Atheist Views

While working today I’ve been listening to an Atheist Youtube channel called The Atheist Voice. The guy, Hemant Mehta who does most of the videos there has a voice that is really easy to listen to and continue working and some of the subjects are quite interesting. Unfortunately I’ve been finding that the more I listen to him the more annoyed I am with him. And the more I wish that it weren’t people like him who were the vocal ones for Atheists.

Now before I start into why he was bothering me I want to get my own views out into the public. I don’t give myself any label, I am in many ways resistant to labels. I don’t believe in a higher power, I believe that evolution and science in general isn’t something you can “believe in” science is fact as we currently understand it today, and I believe that you don’t need to be religious to be a moral and good person. I also got married in a beautiful Catholic church in a Catholic ceremony, because while I don’t have any religious views my husband does. And for him getting married in a church was very important. So if it’s important to him it’s important to me. Finally, like any good scientist I am open minded. If I was given very compelling evidence of a higher power then yeah, I would be open to changing my views.

Gravity Its The Law

So, why am I annoyed? Most of the videos on the channel perpetuate the “war” between Atheism and Christianity. They have topics like “Things you should never say to a Christian” or “Can Atheists Date Christians?” Other religions are only very rarely mentioned and when they are it is to prove a point. Like when Christians ask Atheists if they’ve read the Bible, a comeback would be to ask them, have you read any holy books from other religions? I understand that the channel is based in a heavily Christian part of the world, but there are other religions out there and how they treat Atheists is certainly worthy of mention.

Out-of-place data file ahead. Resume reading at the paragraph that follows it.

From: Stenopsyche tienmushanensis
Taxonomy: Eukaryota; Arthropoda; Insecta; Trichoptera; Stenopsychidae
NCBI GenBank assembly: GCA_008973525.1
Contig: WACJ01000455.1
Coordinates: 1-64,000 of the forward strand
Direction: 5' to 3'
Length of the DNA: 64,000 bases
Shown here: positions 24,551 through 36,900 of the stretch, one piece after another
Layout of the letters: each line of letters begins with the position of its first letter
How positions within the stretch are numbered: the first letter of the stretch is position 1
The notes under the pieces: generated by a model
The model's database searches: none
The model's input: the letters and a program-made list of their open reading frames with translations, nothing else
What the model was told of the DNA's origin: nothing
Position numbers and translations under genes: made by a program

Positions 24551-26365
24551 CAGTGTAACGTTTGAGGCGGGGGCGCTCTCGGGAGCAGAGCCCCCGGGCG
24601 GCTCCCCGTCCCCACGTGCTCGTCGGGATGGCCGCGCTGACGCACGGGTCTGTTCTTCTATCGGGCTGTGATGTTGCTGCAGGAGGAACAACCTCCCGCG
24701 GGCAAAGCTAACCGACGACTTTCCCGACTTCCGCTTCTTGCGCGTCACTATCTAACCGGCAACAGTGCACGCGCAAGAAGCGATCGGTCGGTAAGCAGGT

But that isn’t what really got me, and in fact lost me. In several videos Hemant Mehta talks about things that Christians do and call them silly or just wrong. He says that when a Christian says that they’ll pray for you its silly. But it isn’t silly at all. Prayer is very important to many Christians, I know many others who say it doesn’t matter as well. But by telling someone that the thing they believe in is silly is really only damaging your own point of view. He also has said that when someone says they’ll pray for him that he says, or at least considers saying, “Thanks, I’ll think for you.” And that is just degrading to the Christian. If someone says to me that they’ll pray for me I just smile and thank them. Because I know that for them it is important. And I don’t feel like I need to push my views, or lack there of, on someone who does have views. The other thing he says from time to time is that religious people are just wrong. And how he wishes he could tell them they’re wrong. It’s like the entire series is all about pushing the idea that his views are valid and that everyone should accept that his views are just as valid as anyone else’s but then he turns around and goes against that idea by saying that other views that are different from his aren’t valid.

Finally, the last straw for me, because while all those things before were bad they weren’t bad enough for me to stop listening. What finally got me to stop was the video where he says that Atheists shouldn’t continue the Santa myth. That doing things because of tradition goes counter to Atheist views. And I could not disagree more with either. He says that by telling your kids that Santa is real you’re establishing the idea that your parents can’t be trusted, because they lie. And all kids figure it out eventually. While that is true, and in fact I knew by the time I was 6 that Santa wasn’t real I never felt like my parents had lied to me. In fact the only thing I really thought about it at all was that it was cool that because of Santa I got double the gifts from my parents. And I quite happily continued to pretend for my younger brothers because belief in Santa should end in your own time. He goes on to say that Santa discourages critical thinking because when kids ask questions they often get shot down by their parents. But that to me is more about parenting than about Santa. If a kid asks me if Santa is real, or how Santa does something I flip the question back around and ask them what they think the answer is. That encourages critical thinking far more than just straight up telling your kids that none of it is true. In that same video Hemant Mehta goes on to talk about the idea that doing things because they’re traditional is counter to Atheist views. Now, maybe because I don’t label myself as an Atheist I feel differently. But I feel like tradition is a very important thing. It helps keep culture alive and to me at least culture is the spice of life. I’m not saying people should blindly do things in the name of tradition, but I am saying that people should be able to keep some traditions alive without being criticized.